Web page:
Milton and the professor.


Medium: TV animation
Produced by: Hal Seeger Productions
First appeared: 1965
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In the entertainment industry, when something is done twice in the same year, both times successfully, it's a trend, and people start jumping on the bandwagon. When …

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The Addams Family and The Munsters both made it as prime-time sitcoms in 1964, it wasn't long before Dell Comics was publishing Melvin Monster, Gold Key was publishing The Little Monsters, and ABC was airing Milton the Monster.

Milton the Monster hit the airwaves on Saturday, October 9, 1965. It was the first cartoon from Hal Seeger Productions (later responsible for Batfink) to be seen on TV, and the only one picked up by a network. Seeger's animation career went back to the old Fleischer studio, as did quite a few of the people who worked with him on Milton. Writer Jack Mercer, for example, voiced Popeye for Fleischer, and animators Shamus Culhane and Myron Waldman also animated for that studio. Another writer on the series was Kin Platt, the cartoonist who created Supermouse. Seeger also moonlighted in comics, writing DC characters such as Nutsy Squirrel and Binky.

Milton was a more-or-less Frankenstein-style monster, created by Professor Weirdo and his assistant, Count Kook. Weirdo had a slight accident when concocting Milton. As recounted each week in the theme song, after spooning in liberal doses of essence of terror and sinister sauce, he was supposed to put in just a tiny touch of tincture of tenderness so the monster didn't turn right around and destroy him. His arm got jostled and too much went in, so Milton came to life with gentle manners and a kind heart. Even the smoke that was always being exhausted through the top of his head wasn't enough to make him scary.

Because of his goodness, Weirdo and Kook repeatedly tried to kick him out of the mansion on Horrible Hill where all three lived, as did Milton's fellow creatures, Heebie and Jeebie (whom he referred to, with himself, as "The Three Monsterteers"). But they never succeeded in ejecting their errant creation. Other elements driving plots were rival monsters Fangenstein and Abercrombie the Zombie, and the fact that Kook plotted to get rid of Weirdo and take over the operation for himself.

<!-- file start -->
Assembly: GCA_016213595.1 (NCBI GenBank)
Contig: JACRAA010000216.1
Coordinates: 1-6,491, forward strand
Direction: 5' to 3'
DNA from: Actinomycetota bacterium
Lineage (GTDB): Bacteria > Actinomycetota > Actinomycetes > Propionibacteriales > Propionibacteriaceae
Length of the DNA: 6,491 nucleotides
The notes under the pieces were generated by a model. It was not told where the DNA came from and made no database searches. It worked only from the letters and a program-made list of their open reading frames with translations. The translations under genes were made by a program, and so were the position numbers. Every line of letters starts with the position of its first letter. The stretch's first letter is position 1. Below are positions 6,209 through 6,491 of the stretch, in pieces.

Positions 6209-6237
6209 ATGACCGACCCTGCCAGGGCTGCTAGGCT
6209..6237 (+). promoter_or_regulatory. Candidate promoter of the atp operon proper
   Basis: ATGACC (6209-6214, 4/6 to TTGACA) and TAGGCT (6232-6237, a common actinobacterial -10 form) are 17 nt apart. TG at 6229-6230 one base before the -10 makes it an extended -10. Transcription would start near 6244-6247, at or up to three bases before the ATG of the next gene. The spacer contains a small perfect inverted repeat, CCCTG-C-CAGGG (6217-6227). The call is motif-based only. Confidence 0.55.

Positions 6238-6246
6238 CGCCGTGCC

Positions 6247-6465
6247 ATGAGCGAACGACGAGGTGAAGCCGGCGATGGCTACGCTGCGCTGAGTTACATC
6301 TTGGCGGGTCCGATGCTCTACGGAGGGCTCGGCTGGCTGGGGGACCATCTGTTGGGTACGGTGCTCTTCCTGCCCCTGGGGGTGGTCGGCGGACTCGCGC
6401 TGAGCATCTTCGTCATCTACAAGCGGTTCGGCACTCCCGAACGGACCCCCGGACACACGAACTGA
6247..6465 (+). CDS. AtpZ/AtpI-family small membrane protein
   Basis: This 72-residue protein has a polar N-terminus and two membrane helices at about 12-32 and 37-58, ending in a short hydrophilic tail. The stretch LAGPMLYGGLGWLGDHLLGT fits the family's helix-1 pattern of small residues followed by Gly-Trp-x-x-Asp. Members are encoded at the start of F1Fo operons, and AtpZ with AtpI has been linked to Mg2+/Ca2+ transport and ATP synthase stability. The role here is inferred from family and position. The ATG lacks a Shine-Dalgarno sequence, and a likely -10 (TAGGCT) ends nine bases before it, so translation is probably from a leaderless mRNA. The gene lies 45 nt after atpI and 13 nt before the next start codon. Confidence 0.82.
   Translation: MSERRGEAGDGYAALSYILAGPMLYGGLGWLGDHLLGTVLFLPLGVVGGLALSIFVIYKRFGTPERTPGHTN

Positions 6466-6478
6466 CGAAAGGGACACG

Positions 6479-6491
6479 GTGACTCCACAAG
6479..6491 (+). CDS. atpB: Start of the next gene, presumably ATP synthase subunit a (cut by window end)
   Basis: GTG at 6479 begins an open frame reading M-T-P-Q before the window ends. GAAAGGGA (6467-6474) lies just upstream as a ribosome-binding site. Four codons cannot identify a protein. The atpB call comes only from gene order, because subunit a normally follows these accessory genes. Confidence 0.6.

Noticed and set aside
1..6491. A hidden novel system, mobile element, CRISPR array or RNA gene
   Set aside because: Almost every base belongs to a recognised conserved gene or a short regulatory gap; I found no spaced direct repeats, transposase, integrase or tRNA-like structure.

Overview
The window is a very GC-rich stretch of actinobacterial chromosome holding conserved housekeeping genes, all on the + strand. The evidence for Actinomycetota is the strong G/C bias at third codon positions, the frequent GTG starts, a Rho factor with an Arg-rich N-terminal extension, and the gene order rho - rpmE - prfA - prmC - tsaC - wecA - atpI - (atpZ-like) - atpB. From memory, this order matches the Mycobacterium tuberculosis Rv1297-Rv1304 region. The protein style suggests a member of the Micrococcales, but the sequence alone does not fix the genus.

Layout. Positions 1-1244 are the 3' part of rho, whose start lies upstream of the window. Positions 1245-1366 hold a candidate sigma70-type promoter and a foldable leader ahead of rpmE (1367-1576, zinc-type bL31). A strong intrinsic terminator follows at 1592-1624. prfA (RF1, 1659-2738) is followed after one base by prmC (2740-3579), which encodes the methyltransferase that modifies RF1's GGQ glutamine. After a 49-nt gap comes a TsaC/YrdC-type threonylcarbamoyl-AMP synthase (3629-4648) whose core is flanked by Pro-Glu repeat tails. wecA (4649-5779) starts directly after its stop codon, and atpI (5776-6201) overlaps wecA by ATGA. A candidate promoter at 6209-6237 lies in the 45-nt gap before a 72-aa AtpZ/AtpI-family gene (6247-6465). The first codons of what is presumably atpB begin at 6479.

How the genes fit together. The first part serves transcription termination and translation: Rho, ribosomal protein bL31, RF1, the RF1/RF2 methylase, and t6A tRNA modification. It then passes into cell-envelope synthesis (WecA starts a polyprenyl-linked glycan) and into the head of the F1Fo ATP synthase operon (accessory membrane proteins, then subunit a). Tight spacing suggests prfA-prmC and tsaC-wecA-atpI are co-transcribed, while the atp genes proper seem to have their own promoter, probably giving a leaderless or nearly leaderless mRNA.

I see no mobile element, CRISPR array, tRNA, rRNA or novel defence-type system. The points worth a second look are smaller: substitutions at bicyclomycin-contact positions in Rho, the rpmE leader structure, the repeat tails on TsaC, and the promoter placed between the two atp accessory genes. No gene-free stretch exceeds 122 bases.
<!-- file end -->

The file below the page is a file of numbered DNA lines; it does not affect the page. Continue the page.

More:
Milton's half-hour show remained on ABC for three years, during which the same 34 episodes were shown over and over. Milton shared the show with a rotating roster of five different back-up segments. The one most frequently seen was Fearless Fly, with 26 appearances, in which a mild-mannered insect named Hiram Fly got super powers by putting on a pair of spectacles. Others were Flukey Luke (a western hero whose faithful Indian companion had an Irish accent), Penny Penguin (a funny animal kid), Stuffy Durma (a hobo who inherits millions, but like Jiggs, remains the same sort of guy he was before) and Muggy Doo, Boy Cat (a moocher and con-artist).

Milton's voice, done with a Southern accent that has been compared to Gomer Pyle, was provided by Bob McFadden, whose other roles include Cool McCool, Slythe in Thundercats, and Frankenberry. The Professor was Dayton Allen, who also did Deputy Dawg, Mr. Bungle in Winky Dink and both Heckle and Jeckle. The Count was Larry Best, who did several voices on this show, as well as in a few earlier Seven Arts cartoons, but isn't well known in the voice field.

Aside from the 34 episodes, there was a comic book from Gold Key, which lasted all of one issue. Fearless Fly appeared in the back pages, but the other segments weren't represented. There was also a board game from Milton Bradley. Both came out in 1966.

After three years on the network schedule, Milton the Monster went into syndicated reruns. It was frequently seen until well into the 1970s, but has since faded from view.


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Text ©2004-08 Donald D. Markstein. Art © Hal Seeger Productions